Why should I switch to Scala ?

Mon 17 August 2009

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This post is a role-play and does not reflect my individual opinion about scala accurately. I am convinced about the capabilities and features of Scala along with the fact that it deserves the mantle of a long term replacement for Java. However language adoption goes beyond technical capabilities, and this post is a speculation on what a typical manager might be dealing with when attempting to decide whether to switch to Scala.

So I have been reading a lot about Scala lately and even opinions about how it will be a long term replacement for Java. I've also read some interesting writeups about Scala adoption such as On Scala's Future and A Tipping Point for Scala. While I used to code a lot, my responsibilities today require me to interact with and address a lot of issues including those faced by our customers, our development teams and also engage with my peers and superiors on many other difficulties bedeviling our organisation. This gives me little time to try out Scala. I know I should be doing that, but sincerely I do not have the time. So I rely on the feedback of my team, the trade journals and other influential architects within and outside my organisation.

I have heard about many developers switching from Java to Python / Ruby. However I have heard of relatively only a smaller number of large Java shops which have done the shift - most of the switch stories I've heard reflect a smaller sized teams. I can feel the excitement Scala has generated amongst the development teams - the brevity, the functional programming model introduction, the exciting stuff being done concurrently et al. I have no doubt that, given so much excitement it must really be a good language.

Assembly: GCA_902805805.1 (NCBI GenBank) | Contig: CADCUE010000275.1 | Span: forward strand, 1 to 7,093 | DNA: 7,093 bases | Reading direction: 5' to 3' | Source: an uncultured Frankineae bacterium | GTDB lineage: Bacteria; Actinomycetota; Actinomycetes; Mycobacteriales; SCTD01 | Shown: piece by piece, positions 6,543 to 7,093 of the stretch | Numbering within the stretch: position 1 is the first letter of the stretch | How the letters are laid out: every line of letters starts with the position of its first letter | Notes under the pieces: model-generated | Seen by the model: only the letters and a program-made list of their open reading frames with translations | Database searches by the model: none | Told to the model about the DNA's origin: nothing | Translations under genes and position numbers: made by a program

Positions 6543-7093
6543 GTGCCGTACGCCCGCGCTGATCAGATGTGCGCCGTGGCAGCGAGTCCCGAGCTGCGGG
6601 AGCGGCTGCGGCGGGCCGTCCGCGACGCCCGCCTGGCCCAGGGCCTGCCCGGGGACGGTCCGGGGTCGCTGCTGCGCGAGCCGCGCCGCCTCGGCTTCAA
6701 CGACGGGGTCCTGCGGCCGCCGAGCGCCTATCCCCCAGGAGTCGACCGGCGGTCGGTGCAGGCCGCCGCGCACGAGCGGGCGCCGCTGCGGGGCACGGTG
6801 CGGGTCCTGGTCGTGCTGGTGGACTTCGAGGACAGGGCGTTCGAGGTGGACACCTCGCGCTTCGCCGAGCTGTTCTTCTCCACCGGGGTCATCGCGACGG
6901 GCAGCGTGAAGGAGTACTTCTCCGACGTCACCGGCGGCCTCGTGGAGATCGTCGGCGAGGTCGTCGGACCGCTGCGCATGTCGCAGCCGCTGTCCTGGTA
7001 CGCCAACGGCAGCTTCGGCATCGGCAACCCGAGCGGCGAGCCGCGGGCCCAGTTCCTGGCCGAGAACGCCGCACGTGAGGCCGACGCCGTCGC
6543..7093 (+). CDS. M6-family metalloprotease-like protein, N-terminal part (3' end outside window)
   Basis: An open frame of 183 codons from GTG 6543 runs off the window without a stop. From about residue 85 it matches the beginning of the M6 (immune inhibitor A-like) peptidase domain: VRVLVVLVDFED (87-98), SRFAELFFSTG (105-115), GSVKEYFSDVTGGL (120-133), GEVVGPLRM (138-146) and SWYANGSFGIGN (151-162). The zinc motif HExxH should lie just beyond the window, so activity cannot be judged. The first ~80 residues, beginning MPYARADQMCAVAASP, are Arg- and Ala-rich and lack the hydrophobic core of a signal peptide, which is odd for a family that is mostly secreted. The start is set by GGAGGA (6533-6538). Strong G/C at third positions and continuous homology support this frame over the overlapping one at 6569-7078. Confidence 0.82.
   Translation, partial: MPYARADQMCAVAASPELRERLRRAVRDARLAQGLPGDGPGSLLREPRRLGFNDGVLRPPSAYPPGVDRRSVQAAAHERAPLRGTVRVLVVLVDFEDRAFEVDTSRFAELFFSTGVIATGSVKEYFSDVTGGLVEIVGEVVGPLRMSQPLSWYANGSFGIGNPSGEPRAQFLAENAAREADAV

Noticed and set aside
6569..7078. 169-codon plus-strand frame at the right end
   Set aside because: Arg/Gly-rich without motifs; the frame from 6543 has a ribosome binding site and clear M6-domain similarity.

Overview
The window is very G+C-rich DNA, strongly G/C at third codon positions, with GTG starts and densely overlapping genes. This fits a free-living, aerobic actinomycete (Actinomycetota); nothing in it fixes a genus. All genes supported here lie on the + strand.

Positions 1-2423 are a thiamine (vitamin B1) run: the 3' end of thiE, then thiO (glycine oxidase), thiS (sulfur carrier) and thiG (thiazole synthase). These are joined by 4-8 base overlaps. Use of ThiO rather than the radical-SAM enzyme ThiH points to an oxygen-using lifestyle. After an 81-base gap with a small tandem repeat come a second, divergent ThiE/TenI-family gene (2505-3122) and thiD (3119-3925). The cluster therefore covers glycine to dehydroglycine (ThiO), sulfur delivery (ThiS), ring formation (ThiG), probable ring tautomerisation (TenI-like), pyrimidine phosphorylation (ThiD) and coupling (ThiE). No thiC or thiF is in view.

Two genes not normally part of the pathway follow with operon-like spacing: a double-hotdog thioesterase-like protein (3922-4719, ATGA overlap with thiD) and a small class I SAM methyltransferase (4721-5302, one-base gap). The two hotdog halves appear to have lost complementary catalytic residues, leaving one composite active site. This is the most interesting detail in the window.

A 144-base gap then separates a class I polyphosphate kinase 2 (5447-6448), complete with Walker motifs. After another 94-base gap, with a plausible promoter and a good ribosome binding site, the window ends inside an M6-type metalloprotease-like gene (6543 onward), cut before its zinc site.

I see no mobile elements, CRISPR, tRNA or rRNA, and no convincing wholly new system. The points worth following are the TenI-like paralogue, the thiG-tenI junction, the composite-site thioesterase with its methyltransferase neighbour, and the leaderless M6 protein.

To introduce my organisation - it is one of those shops which service many projects concurrently. Given the tremendous business and growth, I must confess we do not always have the luxury of being able to hire the most top notch talent. We do have a lot of projects we use Java for, and thats a language our customers are comfortable with. I've had some of the senior people check out Scala to gain some feedback into the language. But at this stage I must say I am inclined to evaluate the shift but not convinced enough to do so. I am sure that I could if convinced drive the change to Scala incrementally. However my fear stems from the fact that if things don't turn out well, despite all the great advice I've received - its going to be my rear end on the line. So here's some of my concerns regarding evaluating the shift to Scala and there are many of them, so some of you might be able to help me through this thought process.

So folks, I am asking for your help. And while a lot of you may think that people like us who balk at the thought of limited IDE support are wimps, please remember that 80% of us don't fit into the top 20%. And if you would like Scala to be popular, you need us as much as we need you. And if you are not too sure, please remember Lisp and Smalltalk are great languages as well.

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